Clock-watching can be avoided by doing several things:

The Most Effective Practice Techniques

This is far from a secret! In fact, you may be teaching this technique already. It's called rhythms. The idea is to make the task more complex than it is, so that when the addenda are factored out, the remainder is then easy. With each of my students, I introduce rhythms by working on the "worst place" a student can identify in a piece that is troubling him. It does consume time (perhaps most of a lesson), but the result is worth it: the problem is solved and the student is sold on the effectiveness of this practice technique.

The four rhythms are short-long, long-short, long-short-short-short, and evenly, as illustrated above. Each short is represented by a one-count note and each long by a three-count note. For beginners, I use quarters and dotted-halves; with more advanced students, I use sixteenths and dotted-eighths

Most people think that SL is the most difficult rhythm, so this is the one to start with. The "offending" section--say those tricky scalar runs in the first movement of Mozart's "C Major Sonata" (K. 545)--should be played *with perfect fingering* ten times alternating short and long rhythm. Fingering must be perfect each time; this means the student must play slowly enough to control fingering exactly. Note that on alternate notes, the student has time to "rest and regroup" and read ahead to the next note; only every other note must he get to the next one quickly.

Then ten times using the long-short rhythm. Now the "rest and regroup" note is the opposite one of the pair, and the student has experience getting quickly *to* each note after doing SL and LS.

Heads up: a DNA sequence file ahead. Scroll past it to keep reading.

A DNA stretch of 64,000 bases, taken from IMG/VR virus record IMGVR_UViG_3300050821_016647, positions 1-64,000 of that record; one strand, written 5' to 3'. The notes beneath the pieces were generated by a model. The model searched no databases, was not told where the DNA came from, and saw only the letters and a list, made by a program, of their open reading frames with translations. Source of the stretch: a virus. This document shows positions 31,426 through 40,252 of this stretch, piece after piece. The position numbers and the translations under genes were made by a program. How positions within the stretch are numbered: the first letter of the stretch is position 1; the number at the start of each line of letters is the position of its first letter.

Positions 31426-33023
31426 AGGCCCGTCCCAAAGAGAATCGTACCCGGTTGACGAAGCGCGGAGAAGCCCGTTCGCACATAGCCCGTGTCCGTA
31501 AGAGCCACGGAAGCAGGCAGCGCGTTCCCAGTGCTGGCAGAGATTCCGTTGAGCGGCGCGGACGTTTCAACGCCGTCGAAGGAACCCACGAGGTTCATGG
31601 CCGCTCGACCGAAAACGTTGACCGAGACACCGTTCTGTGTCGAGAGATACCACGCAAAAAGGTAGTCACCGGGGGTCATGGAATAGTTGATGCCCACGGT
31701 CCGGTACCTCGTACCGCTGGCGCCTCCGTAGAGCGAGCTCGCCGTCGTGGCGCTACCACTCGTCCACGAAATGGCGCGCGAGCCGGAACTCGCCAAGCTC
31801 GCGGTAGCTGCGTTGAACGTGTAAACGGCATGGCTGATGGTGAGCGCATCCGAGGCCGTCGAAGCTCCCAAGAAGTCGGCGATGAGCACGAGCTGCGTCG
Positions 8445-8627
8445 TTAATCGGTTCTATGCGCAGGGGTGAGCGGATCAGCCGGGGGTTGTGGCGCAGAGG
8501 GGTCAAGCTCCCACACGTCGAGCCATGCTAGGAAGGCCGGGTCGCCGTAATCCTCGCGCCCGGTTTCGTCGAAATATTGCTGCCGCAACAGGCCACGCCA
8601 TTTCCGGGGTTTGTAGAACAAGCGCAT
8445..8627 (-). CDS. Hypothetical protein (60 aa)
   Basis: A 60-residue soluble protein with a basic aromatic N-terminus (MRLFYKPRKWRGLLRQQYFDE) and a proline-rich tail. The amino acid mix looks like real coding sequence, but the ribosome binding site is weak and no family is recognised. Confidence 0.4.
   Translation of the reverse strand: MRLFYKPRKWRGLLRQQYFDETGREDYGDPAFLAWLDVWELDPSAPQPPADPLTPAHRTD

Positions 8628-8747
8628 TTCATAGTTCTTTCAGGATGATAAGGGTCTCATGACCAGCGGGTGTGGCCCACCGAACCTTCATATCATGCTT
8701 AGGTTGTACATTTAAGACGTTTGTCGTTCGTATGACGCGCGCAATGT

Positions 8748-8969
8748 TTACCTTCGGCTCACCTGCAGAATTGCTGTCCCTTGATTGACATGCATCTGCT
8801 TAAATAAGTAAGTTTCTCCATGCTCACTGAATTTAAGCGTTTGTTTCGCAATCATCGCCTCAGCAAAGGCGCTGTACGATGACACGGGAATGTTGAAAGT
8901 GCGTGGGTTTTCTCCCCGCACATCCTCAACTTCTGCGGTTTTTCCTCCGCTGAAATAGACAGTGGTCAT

Next comes ten times with long-short-short-short, which means he can "rest and regroup" only once every four notes.

With an example similar to the Mozart, you might wish to insert an intermediate step of one long and seven shorts so that a "rest and regroup" note occurs twice in a measure.

The last step is to play the notes evenly (as written). Here is the big secret: this should be done at *half* the speed the student thinks he is able to do it. Ten times. (This requires the most discipline of all!) Then he may speed up his playing, using the metronome to guide this slow accelerando.

Now the repaired area is placed back in context--again at half the speed the student thinks he can play it-- and speeded up slowly to the tempo of the material which precedes.

I have never known rhythms to fail: either in my own playing or in that of my students. I recommend it to you if you are not now using it.

Other of My Favorite Practice Techniques

Using consistent fingering is one of them. Much forward progress won't be made if the hand doesn't "learn the feel" of the passage in question. This isn't possible if the hand assumes a different shape each time the passage is played. Therefore consistent fingering is crucial. And this means the student must play slowly enough so that he is in command of each finger stroke.

Small, reachable goals are another of my favorites as effective practice tools. If it can't be reached in one practice session, the goal was too broad. When goals aren't reached, the student becomes frustrated.

Control versus chance is another idea I drum into my students all the time. Suppose the student plays 100% correctly. Now the tough question: was that just good luck or could he do it again any time he wanted? Only the student knows for sure, and he can't lie to himself. (This is a crucial question when we're talking about recital preparation and helps avoid an inflated sense of readiness.)

Control has another virtue. I always tell my students to go for control rather than speed. If they aim for control, speed will take care of itself.

I'm a big fan of the metronome, too. Using it is a systematic way to increase speed, even for a beginner. One of my favorite techniques is to map out the week's tasks with the piece using the metronome. For example, Monday 5x @60 - Tuesday 2x @60 and 3x @63 - Wednesday 2x @63 and 3x @66, and so on.

The metronome also can be used to indicted a maximum speed the piece should go for the week. This helps the student stay within the "practice tempo" zone.

Any time you spend with a student showing him how to practice effectively will benefit both of you!

copyright 1996, Martha Beth Lewis, Ph.D.